Long is a very prolific author and excels at creating books for beginning readers which are a winning mix of humor and simplicity. It also helps that he is a natural storyteller and so his short stories in the book have the feel of being complete tales despite their brevity. His characters are also universal, in their group and individual dynamics. The book is entirely relatable by children and will be enjoyed in classrooms looking at prepositions as well as by individual readers.

Long’s illustrations are funny and filled with a cartoon appeal. The colors are candy-bright and even gray rainy days are tinged in lavender. The incorporation of a few flaps to lift is also very appealing for young readers who will enjoy that the twist for each story is revealed in a physical way.

Silly and very easy to read, these stories have massive appeal. Appropriate for ages 3-5.

Reviewed from copy received from G. P. Putnam’s Sons.

Review: What This Story Needs Is a Pig in a Wig by Emma F. Virjan

What This Story Needs Is a Pig in a Wig by Emma Virjan

What This Story Needs Is a Pig in a Wig by Emma J. Virjan (InfoSoup)

The pig in a wig comes first in this story where she is quickly floating in a boat on the moat. But then it all starts to get even more silly as a frog, a dog and a goat on a log join her in the boat. A rat and an elephant come next and it gets even more crowded, then a skunk and house! It’s completely full when a mouse and a panda join the floating group. But the pig has had enough and orders everyone to leave. They swim to shore, but then it’s all a bit too quiet for the pig who figures out exactly what they need to stay together.

This very simple rhyming book takes a classic story line of wildly silly building up of creatures in a limited space. The rhymes are silly themselves, often forced in a way that adds to the humor. The entire menagerie of animals have no rhyme or reason them other than rhyming and sometimes not even that. It’s a very silly story and one that is sure to appeal to new readers.

The illustrations are done with simple lines and colors. Looking almost like a coloring book, the illustrations add to the simplicity and the innate appeal of the book.

An early reader that has enough silliness in it to appeal to new readers. Appropriate for ages 4-6.

Reviewed from copy received from HarperCollins.

Review: Ballet Cat: The Totally Secret Secret by Bob Shea

ballet cat

Ballet Cat: The Totally Secret Secret by Bob Shea

Released May 5, 2015.

Ballet Cat and Sparkles the Pony want to play together, but first they have to decide what to play. Sparkles has lots of ideas, like doing crafts, playing checkers and selling lemonade, but none of them work when Ballet Cat wants to be able to spin and leap and twirl. Very reluctantly, Sparkles offers to play ballet with her instead and Ballet Cat jumps at the opportunity. Sparkles though is not having a very good time. When Ballet Cat asks him what is wrong, Sparkles doesn’t want to say in case she won’t be friends with him any longer. Ballet Cat though has her own secret that she doesn’t want to tell Sparkles either. It will take one very brave pair of friends to share these secrets.

Shea has created a new series for beginning readers that is sure to appeal. Ballet Cat and Sparkles fill the page with humor that is broad but also wry and clever. It’s the perfect mix for young children navigating their own friendships. The best parts are when the characters are at odds with one another and when they state the obvious. It’s writing that reads as if small children were saying it without ever putting them down.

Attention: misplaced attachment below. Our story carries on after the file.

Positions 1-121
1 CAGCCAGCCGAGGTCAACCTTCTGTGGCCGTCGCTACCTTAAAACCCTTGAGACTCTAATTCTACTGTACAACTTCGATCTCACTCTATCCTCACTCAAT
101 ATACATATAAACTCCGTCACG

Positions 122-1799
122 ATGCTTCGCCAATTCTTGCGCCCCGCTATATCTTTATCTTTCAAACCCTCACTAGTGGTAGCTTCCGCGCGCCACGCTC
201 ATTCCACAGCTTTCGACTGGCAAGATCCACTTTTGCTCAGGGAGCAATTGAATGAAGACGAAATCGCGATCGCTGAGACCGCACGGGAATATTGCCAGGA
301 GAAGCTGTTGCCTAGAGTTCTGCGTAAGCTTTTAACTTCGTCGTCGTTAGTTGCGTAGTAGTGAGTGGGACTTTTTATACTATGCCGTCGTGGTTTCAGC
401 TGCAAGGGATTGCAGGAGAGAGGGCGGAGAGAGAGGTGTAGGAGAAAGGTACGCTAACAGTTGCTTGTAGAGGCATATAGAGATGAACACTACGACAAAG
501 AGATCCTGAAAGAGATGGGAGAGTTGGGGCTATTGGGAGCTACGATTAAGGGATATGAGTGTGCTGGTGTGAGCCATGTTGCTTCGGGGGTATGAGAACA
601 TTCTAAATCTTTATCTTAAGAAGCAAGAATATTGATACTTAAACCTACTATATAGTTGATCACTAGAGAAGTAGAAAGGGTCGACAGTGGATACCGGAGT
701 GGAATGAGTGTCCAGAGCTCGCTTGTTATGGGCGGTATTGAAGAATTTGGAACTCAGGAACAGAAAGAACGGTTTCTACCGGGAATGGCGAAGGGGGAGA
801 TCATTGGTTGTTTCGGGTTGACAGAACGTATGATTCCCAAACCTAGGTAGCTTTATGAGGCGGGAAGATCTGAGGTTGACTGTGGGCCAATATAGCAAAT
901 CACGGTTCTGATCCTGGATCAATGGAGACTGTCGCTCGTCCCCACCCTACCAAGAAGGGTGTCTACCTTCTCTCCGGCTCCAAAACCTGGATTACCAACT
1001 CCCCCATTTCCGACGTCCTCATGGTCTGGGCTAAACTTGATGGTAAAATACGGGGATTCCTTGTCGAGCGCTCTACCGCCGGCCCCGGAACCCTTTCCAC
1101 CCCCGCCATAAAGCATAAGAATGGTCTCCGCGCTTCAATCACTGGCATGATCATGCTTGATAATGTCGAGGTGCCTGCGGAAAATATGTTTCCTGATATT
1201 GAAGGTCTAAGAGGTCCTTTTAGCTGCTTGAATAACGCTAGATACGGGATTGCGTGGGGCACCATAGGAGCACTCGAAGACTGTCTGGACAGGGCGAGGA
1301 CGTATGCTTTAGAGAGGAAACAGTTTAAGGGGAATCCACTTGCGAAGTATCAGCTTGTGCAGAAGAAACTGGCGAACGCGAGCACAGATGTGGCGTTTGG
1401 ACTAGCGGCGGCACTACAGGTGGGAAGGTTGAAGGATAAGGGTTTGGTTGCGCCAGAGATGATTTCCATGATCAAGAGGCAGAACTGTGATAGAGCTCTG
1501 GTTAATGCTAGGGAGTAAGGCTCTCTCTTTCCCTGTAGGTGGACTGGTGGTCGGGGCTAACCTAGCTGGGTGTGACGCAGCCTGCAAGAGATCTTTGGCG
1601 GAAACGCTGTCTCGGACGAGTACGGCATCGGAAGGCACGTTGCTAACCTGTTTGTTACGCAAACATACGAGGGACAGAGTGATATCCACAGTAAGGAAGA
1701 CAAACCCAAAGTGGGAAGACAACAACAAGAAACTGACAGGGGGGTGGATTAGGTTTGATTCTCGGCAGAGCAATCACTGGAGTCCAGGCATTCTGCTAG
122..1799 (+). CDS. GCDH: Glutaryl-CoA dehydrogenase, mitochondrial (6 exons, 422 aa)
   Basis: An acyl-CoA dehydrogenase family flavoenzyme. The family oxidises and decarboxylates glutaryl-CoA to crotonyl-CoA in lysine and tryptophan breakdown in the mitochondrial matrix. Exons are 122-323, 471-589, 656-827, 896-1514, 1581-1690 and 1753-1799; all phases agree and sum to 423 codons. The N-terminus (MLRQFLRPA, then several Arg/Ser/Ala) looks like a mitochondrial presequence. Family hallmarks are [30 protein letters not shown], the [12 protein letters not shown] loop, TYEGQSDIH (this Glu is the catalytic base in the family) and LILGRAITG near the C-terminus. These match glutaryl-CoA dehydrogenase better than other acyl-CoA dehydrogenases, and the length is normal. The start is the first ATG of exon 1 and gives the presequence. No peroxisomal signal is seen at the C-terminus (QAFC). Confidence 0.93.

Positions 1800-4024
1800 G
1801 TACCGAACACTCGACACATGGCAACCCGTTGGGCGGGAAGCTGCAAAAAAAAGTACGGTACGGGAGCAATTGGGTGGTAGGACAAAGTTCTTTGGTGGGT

The art is pure Shea, dynamic and colorful. It is filled with action and activity and emotions too. Shea excels at showing emotions on his characters that are done strongly enough that small children will be able to understand immediately how a character is feeling. Sparkles in particular emotes clearly on the page, his body language and expressions showing exactly how he feels.

A strong new beginning reader series about friendship that is perfect for Elephant and Piggie fans. Appropriate for ages 3-5.

Reviewed from digital galley received from Disney-Hyperion and Netgalley.

Review: Good Night, Knight by Betsy Lewin

good night knight

Good Night, Knight by Betsy Lewin

When Horse and Knight are falling asleep, Knight has a dream about golden cookies. So he wakes up Horse and sets off on a quest to find the golden cookies. They search everywhere, in hollow tree trunks and under water and in the bushes, riding from one place to the next at a brisk trot. It isn’t until they return home and Knight has collapsed from exhaustion that Knight realizes that the cookies were right in their castle all along. The two have a golden cookie feast and then go to bed, but it’s not long before Horse has a golden dream of his own!

Written for emerging readers, this picture book is written with a limited vocabulary and words that repeat on the page and from one section of the story to another. The picture book format will invite reluctant readers to give reading a try. Lewin also wisely incorporates plenty of humor and galloping around, giving the reader reasons to turn the page to see what will happen next. It’s a good mix of action and silliness.

Lewin’s illustrations break the text into nice readable chunks appropriate for beginning readers. Plenty of attention is paid to the illustrations, offering humor beyond the text itself. For example, Knight never removes his armor, even to sleep! The art is simple, funny and inviting.

Head out on a quest with your beginning reader and this simple picture book. Appropriate for ages 3-5.

Reviewed from copy received from Holiday House.